OTR may not work well because I need to be able to get my medications when I need to

I think 3/4 of the trucking industry is on medications. That situation can be resolved pretty easily. You shouldn't have to avoid OTR for something like that.

Dedicated Route:

A driver or carrier who transports cargo between regular, prescribed routes. Normally it means a driver will be dedicated to working for one particular customer like Walmart or Home Depot and they will only haul freight for that customer. You'll often hear drivers say something like, "I'm on the Walmart dedicated account."

Regional:

Regional Route

Usually refers to a driver hauling freight within one particular region of the country. You might be in the "Southeast Regional Division" or "Midwest Regional". Regional route drivers often get home on the weekends which is one of the main appeals for this type of route.

OTR:

Over The Road

OTR driving normally means you'll be hauling freight to various customers throughout your company's hauling region. It often entails being gone from home for two to three weeks at a time.

Janet M.'s Comment
member avatar

Hey Janet. Steve has some good numbers right there.

Here's an article I wrote that I believe is exactly what you're looking for:

Rookie Drivers: Time Management Tips And Mileage Goals

Hey Brett thanks for this link it's a help. i have a question just for you: When it comes to the DOT and/or company physicals do they expect the ladies to handle the same amount of weight as the men? There is NO WAY I can push, pull, lift etc an excessive amount of weight. If I could not do 50 pounds when younger, I sure can't do it now. That's why I'm looking for as much drop & hook as I can.

DOT:

Department Of Transportation

A department of the federal executive branch responsible for the national highways and for railroad and airline safety. It also manages Amtrak, the national railroad system, and the Coast Guard.

State and Federal DOT Officers are responsible for commercial vehicle enforcement. "The truck police" you could call them.

Brett Aquila's Comment
member avatar
do they expect the ladies to handle the same amount of weight as the men?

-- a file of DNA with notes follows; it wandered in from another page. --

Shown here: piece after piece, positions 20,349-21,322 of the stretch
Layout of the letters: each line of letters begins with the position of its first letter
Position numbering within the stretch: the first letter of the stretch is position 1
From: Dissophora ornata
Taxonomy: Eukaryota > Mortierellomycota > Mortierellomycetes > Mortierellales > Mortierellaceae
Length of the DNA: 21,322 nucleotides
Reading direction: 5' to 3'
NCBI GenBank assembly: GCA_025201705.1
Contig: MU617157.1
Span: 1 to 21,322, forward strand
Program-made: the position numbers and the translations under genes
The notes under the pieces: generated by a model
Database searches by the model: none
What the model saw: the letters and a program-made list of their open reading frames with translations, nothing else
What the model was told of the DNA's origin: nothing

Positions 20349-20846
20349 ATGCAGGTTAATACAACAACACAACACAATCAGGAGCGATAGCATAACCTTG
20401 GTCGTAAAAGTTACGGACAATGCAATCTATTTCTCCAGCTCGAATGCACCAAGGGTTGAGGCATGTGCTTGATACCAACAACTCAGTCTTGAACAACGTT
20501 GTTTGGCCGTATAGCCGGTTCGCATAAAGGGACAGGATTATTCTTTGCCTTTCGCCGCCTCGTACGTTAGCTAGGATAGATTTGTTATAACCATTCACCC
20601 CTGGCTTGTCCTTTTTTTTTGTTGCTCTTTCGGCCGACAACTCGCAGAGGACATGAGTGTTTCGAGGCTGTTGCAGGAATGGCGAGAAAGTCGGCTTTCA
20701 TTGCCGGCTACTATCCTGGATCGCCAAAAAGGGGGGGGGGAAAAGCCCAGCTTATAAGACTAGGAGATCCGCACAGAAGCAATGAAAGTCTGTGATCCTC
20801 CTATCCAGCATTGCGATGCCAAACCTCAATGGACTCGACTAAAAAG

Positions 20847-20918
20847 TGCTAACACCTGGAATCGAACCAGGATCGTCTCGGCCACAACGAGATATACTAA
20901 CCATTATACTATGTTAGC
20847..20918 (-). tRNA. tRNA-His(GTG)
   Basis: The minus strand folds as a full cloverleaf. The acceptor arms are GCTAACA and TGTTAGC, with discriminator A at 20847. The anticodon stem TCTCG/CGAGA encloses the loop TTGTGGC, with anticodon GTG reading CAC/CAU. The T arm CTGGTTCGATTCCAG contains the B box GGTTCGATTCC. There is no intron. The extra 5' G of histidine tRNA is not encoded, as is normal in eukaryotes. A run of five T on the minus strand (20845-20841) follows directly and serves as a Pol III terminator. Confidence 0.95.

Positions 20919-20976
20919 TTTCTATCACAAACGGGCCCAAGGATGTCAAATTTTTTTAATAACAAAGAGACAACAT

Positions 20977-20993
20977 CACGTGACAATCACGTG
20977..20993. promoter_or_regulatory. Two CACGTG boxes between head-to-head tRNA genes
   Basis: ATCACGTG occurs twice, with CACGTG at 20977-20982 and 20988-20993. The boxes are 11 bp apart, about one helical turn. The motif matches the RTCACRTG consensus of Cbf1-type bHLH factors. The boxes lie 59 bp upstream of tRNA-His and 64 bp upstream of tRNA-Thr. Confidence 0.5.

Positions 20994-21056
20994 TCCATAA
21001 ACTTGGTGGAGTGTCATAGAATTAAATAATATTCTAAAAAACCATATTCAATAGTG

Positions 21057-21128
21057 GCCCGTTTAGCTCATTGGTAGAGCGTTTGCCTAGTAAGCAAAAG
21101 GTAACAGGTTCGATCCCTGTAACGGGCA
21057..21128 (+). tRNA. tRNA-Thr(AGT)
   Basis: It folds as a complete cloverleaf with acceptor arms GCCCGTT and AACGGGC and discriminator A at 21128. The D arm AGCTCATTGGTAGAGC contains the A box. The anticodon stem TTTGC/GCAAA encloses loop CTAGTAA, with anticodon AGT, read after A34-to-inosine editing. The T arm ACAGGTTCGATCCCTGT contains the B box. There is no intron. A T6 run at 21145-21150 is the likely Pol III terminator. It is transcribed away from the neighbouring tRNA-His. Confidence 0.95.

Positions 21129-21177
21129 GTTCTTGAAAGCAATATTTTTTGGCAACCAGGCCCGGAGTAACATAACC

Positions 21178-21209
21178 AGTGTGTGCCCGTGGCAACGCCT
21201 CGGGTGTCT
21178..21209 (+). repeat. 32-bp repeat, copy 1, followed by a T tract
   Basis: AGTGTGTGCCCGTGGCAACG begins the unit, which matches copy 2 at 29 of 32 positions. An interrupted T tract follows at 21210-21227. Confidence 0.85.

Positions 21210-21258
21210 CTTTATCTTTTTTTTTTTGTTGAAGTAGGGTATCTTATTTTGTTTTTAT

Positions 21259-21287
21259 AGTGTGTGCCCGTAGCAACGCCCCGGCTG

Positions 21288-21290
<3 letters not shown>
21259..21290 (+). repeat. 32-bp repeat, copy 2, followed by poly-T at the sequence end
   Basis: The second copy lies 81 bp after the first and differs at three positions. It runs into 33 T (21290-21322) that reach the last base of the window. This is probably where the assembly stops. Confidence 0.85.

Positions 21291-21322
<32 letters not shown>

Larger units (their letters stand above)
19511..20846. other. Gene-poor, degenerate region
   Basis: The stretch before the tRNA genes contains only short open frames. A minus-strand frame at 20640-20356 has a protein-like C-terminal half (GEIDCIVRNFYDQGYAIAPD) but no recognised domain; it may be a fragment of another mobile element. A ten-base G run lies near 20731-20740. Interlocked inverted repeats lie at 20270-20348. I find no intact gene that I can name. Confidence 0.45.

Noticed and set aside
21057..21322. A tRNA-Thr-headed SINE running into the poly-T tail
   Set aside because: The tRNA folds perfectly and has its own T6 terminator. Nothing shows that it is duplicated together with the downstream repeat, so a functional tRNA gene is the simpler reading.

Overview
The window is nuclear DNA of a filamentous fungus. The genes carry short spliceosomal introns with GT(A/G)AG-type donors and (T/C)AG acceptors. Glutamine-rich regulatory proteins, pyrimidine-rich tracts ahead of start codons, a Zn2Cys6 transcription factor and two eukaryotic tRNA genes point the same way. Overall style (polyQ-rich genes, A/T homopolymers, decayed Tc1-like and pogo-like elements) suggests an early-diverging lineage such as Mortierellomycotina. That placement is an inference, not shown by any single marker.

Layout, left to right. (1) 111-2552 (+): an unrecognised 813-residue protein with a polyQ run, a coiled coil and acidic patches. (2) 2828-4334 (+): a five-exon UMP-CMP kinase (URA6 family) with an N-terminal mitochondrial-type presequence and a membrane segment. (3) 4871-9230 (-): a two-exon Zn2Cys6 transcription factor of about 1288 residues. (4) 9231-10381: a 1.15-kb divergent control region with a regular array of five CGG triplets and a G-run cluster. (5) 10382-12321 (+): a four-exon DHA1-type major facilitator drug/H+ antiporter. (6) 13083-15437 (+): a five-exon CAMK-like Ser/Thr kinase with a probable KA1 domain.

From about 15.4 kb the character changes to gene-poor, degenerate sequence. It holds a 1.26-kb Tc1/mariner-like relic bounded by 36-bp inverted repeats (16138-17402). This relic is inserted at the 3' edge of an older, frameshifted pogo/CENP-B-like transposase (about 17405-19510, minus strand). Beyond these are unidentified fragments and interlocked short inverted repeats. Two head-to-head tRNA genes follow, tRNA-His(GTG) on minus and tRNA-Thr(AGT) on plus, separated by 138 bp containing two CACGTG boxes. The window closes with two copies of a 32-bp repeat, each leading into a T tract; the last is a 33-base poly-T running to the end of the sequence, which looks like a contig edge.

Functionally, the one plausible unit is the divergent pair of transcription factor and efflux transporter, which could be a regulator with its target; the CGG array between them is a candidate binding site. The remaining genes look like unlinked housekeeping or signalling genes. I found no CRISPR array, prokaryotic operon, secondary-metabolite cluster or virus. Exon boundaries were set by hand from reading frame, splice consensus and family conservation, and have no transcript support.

The actual DOT physical itself does not have any "physical aptitude" tests like moving or lifting weights, walking underneath a bar to simulate walking under a trailer, or anything of that sort. However, there are a lot of companies, especially flatbed companies, that will do their own physical testing to make sure drivers can handle the physical strain. You will be able to ask companies when applying whether or not they do any physical stress tests like that.

But if a company does do that sort of testing they will almost certainly do the same tests for both men and women because everyone must be able to handle the minimum physical requirements of the job.

DOT:

Department Of Transportation

A department of the federal executive branch responsible for the national highways and for railroad and airline safety. It also manages Amtrak, the national railroad system, and the Coast Guard.

State and Federal DOT Officers are responsible for commercial vehicle enforcement. "The truck police" you could call them.

Janet M.'s Comment
member avatar

double-quotes-start.png

Is it reasonable to gross $2400/mo on regional or dedicated routes?

double-quotes-end.png

Oh it certainly is. And to be clear, because a lot of people confuse this, "gross" earnings are earnings before anything is taken out like taxes and insurance. So yes, you can certainly gross $2,400/month running regional or dedicated routes. It might start a little slow in the beginning, but you can expect to gross $35,000 - $40,000 your first year.

double-quotes-start.png

OTR may not work well because I need to be able to get my medications when I need to

double-quotes-end.png